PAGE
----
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Prociva - What are the best sweeteners for people with diabetes?

by sherly sylvia (2021-11-05)

In response to Nanocraft CBD Gummies Reviews - What harm does gluten produce?

It is possible to replace white sugar with better alternatives for the body, check it out!
How to substitute refined sugar
Lately, people have started looking for healthier habits. One of the problems is how to replace refined sugar with a better option, since the sweets that we eat the most have this ingredient.
Although the taste is pleasant, white sugar receives chemical additives in its industrialization process, which makes it a food that is detrimental to the functioning of the body. Also, the fermentation process causes digestion to suffer significant damage.
Refined sugar does not provide any significant benefits to the body. Despite being extracted from a natural product, the chemical procedures responsible for refining and leaving the sugar with a white appearance eliminate all the nutrients present in the cane.
That is not its only disadvantage. The food is highly addictive, as well as being a simple carbohydrate with a very high glycemic index. Refined sugar is capable of increasing weight and causing diseases such as type 2 diabetes, cardiovascular disease and cancer, especially when ingested in excess.
In view of the various damage it has caused, a little over two years ago, the WHO (World Health Organization) has reduced the recommendation on sugar consumption from 10% to 5% of daily calories. In a 2000 kilocalories diet, for example, 100 of them could come from the product (equivalent to only 25 g). The good news is that you can substitute sugar for other healthier elements without damaging the taste of food.
Here's how to replace refined sugar with healthier options:
Cane molasses or molasses
By-product of sugar cane, molasses consists of a thick liquid with a very dark color. It is rich in calcium, iron, magnesium, potassium, and vitamin B6. On the other hand, this food helps fight anemia, regulates the intestine, strengthens bones and is excellent for the reconstitution of red blood cells. It can be used in various recipes, always preserving the flavor of the ingredients.
Natural sweetener extracted from a plant; it has the power to sweeten up to 15 times more than common sugar. Therefore, with a small amount it is possible to obtain the sweet taste. Stevia has no calories and can be consumed by diabetics. It is a good substitute for white sugar in beverages such as coffees and juices.
Honey, in addition to being tasty, has several essential nutrients for the health of our body, including proteins and mineral salts. It is made by bees from nectar collected from flowers. Honey honey contains vitamins A, B1, B2, B3, B5, B6, C and Biotin. However, for those who want to lose weight, it is necessary to moderate consumption, since the food is relatively caloric.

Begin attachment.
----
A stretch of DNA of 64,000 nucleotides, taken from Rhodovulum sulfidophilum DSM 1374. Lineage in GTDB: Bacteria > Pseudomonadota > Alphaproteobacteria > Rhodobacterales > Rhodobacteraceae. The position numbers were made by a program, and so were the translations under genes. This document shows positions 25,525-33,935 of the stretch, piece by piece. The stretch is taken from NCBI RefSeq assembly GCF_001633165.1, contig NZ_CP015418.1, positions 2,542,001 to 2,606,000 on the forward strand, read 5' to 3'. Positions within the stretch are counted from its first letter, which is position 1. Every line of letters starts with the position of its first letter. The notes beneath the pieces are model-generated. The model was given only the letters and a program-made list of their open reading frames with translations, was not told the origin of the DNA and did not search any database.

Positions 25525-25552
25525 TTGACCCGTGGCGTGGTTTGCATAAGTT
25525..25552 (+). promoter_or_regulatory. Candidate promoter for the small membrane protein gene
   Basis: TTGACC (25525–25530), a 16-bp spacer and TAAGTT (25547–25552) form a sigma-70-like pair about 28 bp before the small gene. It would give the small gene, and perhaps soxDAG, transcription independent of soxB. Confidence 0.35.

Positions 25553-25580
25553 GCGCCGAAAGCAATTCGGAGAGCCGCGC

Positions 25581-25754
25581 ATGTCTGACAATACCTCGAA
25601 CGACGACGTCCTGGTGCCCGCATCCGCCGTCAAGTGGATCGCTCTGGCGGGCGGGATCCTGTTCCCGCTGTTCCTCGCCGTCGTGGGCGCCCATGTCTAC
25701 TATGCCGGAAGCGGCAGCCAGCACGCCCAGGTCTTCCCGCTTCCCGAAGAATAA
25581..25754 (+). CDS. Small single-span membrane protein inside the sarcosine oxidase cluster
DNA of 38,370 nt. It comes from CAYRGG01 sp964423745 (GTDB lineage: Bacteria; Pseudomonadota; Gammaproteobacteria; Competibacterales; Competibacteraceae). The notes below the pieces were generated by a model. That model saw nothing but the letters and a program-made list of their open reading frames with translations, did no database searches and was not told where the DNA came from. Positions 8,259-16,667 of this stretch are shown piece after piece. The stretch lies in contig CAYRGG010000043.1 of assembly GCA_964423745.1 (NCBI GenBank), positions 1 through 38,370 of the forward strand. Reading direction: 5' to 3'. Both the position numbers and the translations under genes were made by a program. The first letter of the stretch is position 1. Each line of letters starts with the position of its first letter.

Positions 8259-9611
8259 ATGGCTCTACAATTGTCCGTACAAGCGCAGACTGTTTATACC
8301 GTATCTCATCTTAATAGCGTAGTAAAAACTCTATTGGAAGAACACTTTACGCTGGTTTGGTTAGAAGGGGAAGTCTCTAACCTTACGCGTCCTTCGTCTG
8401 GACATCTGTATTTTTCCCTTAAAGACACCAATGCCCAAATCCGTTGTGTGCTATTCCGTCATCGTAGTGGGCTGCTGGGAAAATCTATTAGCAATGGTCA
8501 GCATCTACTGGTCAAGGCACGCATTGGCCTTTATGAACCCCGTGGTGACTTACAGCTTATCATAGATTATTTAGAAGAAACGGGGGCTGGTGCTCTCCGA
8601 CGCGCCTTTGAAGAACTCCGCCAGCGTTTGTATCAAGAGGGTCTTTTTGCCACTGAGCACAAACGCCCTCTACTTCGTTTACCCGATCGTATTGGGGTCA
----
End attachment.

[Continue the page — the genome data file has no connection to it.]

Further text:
Apple sugar
Another great option to replace regular sugar is to invest in apple sugar, which, despite being little known, is extremely healthy and can be made at home. It is a way to sweeten recipes and foods, as well as taking advantage of the various benefits of fruit.

To make apple sugar, cut the fruit, remove the seeds, but do not remove the skin. Blend in small batches in a blender or food processor, adding enough water to puree. Dehydrate the mixture at 60ºC in an oven and let it cool. Then, mash the dehydrated puree in a blender until it turns into a powder. Store in an airtight container.
Brown sugar
Muscovado sugar is the sugar obtained from the natural concentration of cane broth, without using chemical procedures. The benefits of consuming this type of sugar are precisely due to the fact that it is practically in nature, a factor that preserves their respective nutrients, such as calcium, phosphorus, iron, sodium, potassium, vitamin B5, B6 and folic acid.
These are some of the best options to replace white sugar in the diet, likewise, the importance of reducing sugar consumption in general should also be part of the program of a healthy diet.
The most important behavioural risk factors of heart disease and stroke are unhealthy diet, physical inactivity, tobacco use and harmful use of alcohol. The effects of behavioural risk factors may show up in individuals as raised blood pressure, raised blood glucose, raised blood lipids, and overweight and obesity. These “intermediate risks factors” can be measured in primary care facilities and indicate an increased risk of heart attack, stroke, heart failure and other complications.